• Fear of pain. The other thing about lifting weights is the psychological factor. The discomfort level associated with training to fatigue is pretty high...if you haven't lifted weights before, you may not be able to overcome that discomfort enough to lift as heavy as you're capable of. Again, this is one reason it's best to err on the side of caution (if you need to), while always working towards more challenge and more weight.

    These fears often keep people lifting the same amount of weight for weeks, months or even years. Most of these fears are unfounded, that is if you take time to ease into a weight training program and work slowly towards the muscle fatigue that will make your muscles grow.

    With all this in mind, you may wonder how to choose the amount of weight to lift. That's where things may get a littl tricky, but practive makes perfect.

    How Much Weight Should You Lift?

    For weight loss, science has found that lifting between 60-80% of your 1 rep max is the best way to stimulate muscle growth, which is what helps you lose fat.

    The problem is that most of us don't think much about how much weight we need, much less going through the process of figuring out 1 rep max for every exercise we're doing.

    And even if you wanted to find your 1 rep max for every exercise, it's just not safe. There's a whole procedure to got through to get your body warm enough to lift the max amount of weight and you really need a professional helping you do that so you don't get hurt.

    Figuring Out Your Weights

    So how do you figure out how much to lift if you don't know your 1 rep max? Typically, if you lift 60%-80% of max, that means your reps will be somewhere between 10 and 20 repetitions.  

    Lifting at 80% and above takes you down to the lower rep range, which is where you'll be if you're trying to gain size. This is usually for more advanced weight lifters but you can easily work your way up to that if you take your time.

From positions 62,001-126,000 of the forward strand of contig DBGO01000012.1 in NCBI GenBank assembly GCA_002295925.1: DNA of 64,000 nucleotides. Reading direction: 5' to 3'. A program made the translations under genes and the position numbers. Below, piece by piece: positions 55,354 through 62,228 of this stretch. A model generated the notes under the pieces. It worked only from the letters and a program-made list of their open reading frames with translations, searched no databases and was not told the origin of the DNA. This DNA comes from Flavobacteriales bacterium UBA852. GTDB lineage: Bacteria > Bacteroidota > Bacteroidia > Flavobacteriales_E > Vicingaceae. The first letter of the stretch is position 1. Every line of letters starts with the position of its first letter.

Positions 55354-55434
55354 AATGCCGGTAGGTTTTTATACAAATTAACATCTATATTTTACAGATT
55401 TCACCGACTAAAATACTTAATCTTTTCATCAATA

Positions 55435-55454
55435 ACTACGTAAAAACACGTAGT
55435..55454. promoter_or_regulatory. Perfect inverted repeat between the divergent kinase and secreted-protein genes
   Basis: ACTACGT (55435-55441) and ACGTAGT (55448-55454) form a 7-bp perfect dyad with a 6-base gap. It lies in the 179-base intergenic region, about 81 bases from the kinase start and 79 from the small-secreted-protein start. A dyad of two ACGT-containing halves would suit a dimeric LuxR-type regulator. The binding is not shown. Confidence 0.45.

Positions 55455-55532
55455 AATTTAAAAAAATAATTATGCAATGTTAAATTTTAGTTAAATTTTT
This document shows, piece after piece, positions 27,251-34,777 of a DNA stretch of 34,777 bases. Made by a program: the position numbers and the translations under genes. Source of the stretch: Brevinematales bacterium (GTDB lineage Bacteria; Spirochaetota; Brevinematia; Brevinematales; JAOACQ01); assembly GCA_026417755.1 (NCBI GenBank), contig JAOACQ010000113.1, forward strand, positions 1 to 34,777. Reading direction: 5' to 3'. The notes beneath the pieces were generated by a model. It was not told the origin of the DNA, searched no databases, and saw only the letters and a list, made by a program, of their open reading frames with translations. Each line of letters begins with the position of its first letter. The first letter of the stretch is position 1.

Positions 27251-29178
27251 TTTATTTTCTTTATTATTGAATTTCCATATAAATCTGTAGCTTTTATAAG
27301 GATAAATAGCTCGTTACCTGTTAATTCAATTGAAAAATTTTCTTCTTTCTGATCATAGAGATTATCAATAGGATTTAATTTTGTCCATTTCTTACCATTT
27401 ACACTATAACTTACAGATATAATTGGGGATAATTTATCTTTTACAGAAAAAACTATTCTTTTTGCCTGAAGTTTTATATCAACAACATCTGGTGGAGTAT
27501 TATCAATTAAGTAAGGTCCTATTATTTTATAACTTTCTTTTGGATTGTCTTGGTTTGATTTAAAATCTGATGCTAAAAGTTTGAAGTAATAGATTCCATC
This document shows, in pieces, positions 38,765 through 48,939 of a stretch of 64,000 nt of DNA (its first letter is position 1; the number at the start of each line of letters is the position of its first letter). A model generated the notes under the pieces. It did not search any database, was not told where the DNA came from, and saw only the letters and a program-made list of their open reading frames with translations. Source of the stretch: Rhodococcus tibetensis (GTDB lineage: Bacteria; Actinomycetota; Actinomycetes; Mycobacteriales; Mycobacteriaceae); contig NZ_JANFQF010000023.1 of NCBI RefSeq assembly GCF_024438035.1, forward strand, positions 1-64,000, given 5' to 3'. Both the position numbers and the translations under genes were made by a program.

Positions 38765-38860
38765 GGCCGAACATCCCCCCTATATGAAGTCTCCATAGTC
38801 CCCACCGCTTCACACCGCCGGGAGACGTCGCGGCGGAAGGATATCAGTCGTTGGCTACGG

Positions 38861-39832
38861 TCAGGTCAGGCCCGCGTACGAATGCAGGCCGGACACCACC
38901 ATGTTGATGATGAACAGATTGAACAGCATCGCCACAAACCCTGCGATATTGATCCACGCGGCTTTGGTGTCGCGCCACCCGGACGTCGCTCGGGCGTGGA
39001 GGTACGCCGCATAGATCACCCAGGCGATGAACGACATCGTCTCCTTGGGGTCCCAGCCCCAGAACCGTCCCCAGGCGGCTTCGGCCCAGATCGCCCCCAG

For now, it's a good idea to keep your reps between 8 and 16, particularly if you're lifting weights to lose weight, get fit, and stay strong.

    Looking at it that way, the amount of weight you use is determined not only by your fitness level, but by the number of reps you're doing. If you're doing 8 reps, you'll lift heavier than you would for 16 reps. 

    Here's how you get started if you're a beginner.

    For Beginners:

    • Choose a weight you can only lift 16 times. This is hit or miss, so you're experimenting.  You don't need to go to complete failure, but make sure you're challenging your body.  If you could do more than 16 reps, make a note that you need to increase your weight for next time.
    • Begin with 1 set of each exercise, slowly working your way up to 2-3 sets by adding a set each week.
    • When you've added sets and have a solid foundation, after about 4 or more weeks, add more weight so that you can only finish 12 reps of your exercises.
    • Continue to progress by adding a rep each week until you reach the max reps, no more than 16, increase your weight and drop your reps back down to 10-12.

    For more on the specific guidelines of strength training, including choosing reps, sets and exercises, check out Weight Training 101.

    The important thing to remember when it comes to strength training is that you must give you your muscles more weight than they can handle--that's how muscles grow.

    The challenge of lifting heavy is just as much a mental game as it is a physical one and, if you haven't pushed your body's limits in a while, just the act of lifting weights may be all you can handle.

    If you're consistent with a basic program and build a solid foundation of strength, you'll be ready for the next step--lifting heavy and pushing your muscles to their limits. You'll be amazed at the changes in your body. The key is to pick the best weight you can and keep track of how you feel. You can always lift heavier next time.

    Source:

    Glass, Stephen C. Effect of a Learning Trial on Self-Selected Resistance Training Load. Journal of Strength & Conditioning Research. 22(3):1025-1029, May 2008.